Erwin Schulhoff: Five Pieces for String Quartet
Gaviil Popov: Quartet-Symphony
The Quartet Berlin-Tokyo has issued a new CD with works by the Czech composer Erwin Schulhoff (1894-1942) and the Soviet composer Gavriil Popov (1904-1972). Each composer struck the genre with their own idiosyncratic ideas about music and the result are two new contributions to the string quartet repertoire.
Erwin Schulhoff started his studies at the Prague Conservatory before going on to study in Vienna, Leipzig, and Cologne. He studied with Claude Debussy, Max Reger and others. At Cologne, he won the Mendelssohn Prize in 1913 and 1918, first for piano and then 5 years later for composition.
After serving in WWI, he returned to Prague in 1923. He was one of the first adopters of jazz rhythms in his music and also followed the Dadaism as an influence. He organized concerts of avant-garde music and toured Germany, France and England performing current classical compositions, his own music, and jazz.
His work, Five Pieces for String Quartet, written in 1923, reflects his own love of dancing in its five dance movements: The Viennese Waltz, the Serenade, Czech folk music, Tango, and Tarantella. The work is dedicated to Darius Milhaud. While the work might be viewed as an update of the Baroque dance suite, in actuality, it’s more like the work coming out of the Second Viennese School.
The first movement is a waltz but not as we know it. It has the lilting swinging melody… but it’s not written in triple time. This is the waltz in the hands of the Dadaists.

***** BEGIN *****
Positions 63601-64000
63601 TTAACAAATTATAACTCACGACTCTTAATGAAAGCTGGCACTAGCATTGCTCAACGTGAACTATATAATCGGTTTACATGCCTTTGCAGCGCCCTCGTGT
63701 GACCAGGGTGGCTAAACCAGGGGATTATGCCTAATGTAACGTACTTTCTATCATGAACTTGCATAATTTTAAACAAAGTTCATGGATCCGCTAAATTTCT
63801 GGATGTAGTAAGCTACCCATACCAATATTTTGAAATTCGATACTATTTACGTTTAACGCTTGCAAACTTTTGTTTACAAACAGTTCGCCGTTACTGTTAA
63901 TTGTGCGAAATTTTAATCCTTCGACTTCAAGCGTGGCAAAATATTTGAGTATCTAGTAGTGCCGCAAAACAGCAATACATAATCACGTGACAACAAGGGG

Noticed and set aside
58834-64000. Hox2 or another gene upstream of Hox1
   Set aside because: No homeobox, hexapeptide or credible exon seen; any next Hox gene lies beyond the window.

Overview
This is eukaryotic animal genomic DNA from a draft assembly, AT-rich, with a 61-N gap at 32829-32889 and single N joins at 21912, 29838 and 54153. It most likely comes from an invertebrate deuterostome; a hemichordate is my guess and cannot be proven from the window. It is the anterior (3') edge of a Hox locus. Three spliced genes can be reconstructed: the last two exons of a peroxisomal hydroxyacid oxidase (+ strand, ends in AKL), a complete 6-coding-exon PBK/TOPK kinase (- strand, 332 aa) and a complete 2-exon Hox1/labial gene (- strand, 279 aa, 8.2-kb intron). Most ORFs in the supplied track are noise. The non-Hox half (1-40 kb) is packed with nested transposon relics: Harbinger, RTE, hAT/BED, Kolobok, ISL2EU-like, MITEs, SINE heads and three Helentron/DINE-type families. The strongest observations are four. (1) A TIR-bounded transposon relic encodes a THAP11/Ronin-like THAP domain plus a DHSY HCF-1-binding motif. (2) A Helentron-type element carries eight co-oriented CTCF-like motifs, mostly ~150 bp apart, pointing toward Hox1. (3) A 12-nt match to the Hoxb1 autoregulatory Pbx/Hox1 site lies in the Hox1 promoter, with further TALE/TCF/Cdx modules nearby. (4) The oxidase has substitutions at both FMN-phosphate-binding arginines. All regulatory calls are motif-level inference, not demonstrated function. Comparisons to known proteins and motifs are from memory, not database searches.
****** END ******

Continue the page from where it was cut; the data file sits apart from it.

The fourth movement Tango becomes a slinky, slithery look at the dance craze that was sweeping the world.
The next work on the album, the Quartet-Symphony by Gaviil Popov, is here receiving its world premiere recording. His sole string quartet, the work was written in 1951 as String Quartet in C major, Op. 61.
Popov, whose rise was greatly anticipated and whose first symphony was expected to be a ‘first great monument of communist musical art,’ found his work rejected and banned after its premiere in 1935. This served as an object lesson for his friend Dmitri Shostakovich, who cancelled the premiere of his own fourth symphony, frightened at its possible reception. The Quartet Symphony was written just after the competition of Popov’s Fourth Symphony. The work is not only modern, but as its commentator says, ‘ultramodern’, he goes on to say it ‘united the heroic with intimate lyricism’ and creates ‘an unprecedented magical synthesis.’ By its nature, it’s purely Russian, but a futuristic Russia, free of the heavy-handed Soviet reaction that music must serve the state, which wasn’t to come for many more years.
Placing these two works in juxtaposition is an interesting way of showing the dynamics of the string quartet in the 20th century. Although we tend to regard the string quartet within the lines of Haydn and the other classicist, we are always reminded of what the 20th century could do with the basic form. Schulhoff went on to write two more string quartets, in 1924 and 1925, but this was Popov’s only work in the genre. Schulhoff’s parody of dances, placed in one of the most formulaic of chamber genres, opens your eyes to the true flexibility of the string quartet. Popov’s great work returns us to the genre’s nobility, in a work that shouldn’t be forgotten again.
These works are performed by the Quartet Berlin-Tokyo, founded in Berlin in 2011 with members Tsuyoshi Moriya and Dimitri Pavlov on violin, Gregor Hrabar on viola, and Ruiko Matsumoto on cello. Their name came from the renowned composer Toshio Hosokawa. Their international career has taken them to quartet competitions around the world and the concert halls of Europe and Japan. Since 2014, the Quartet has been in residence at the Fukinoto Concert Hall of Rokkatei in Sapporo, Japan, where they have recorded the complete quartets of Béla Bartók and Haydn’s complete op. 76.
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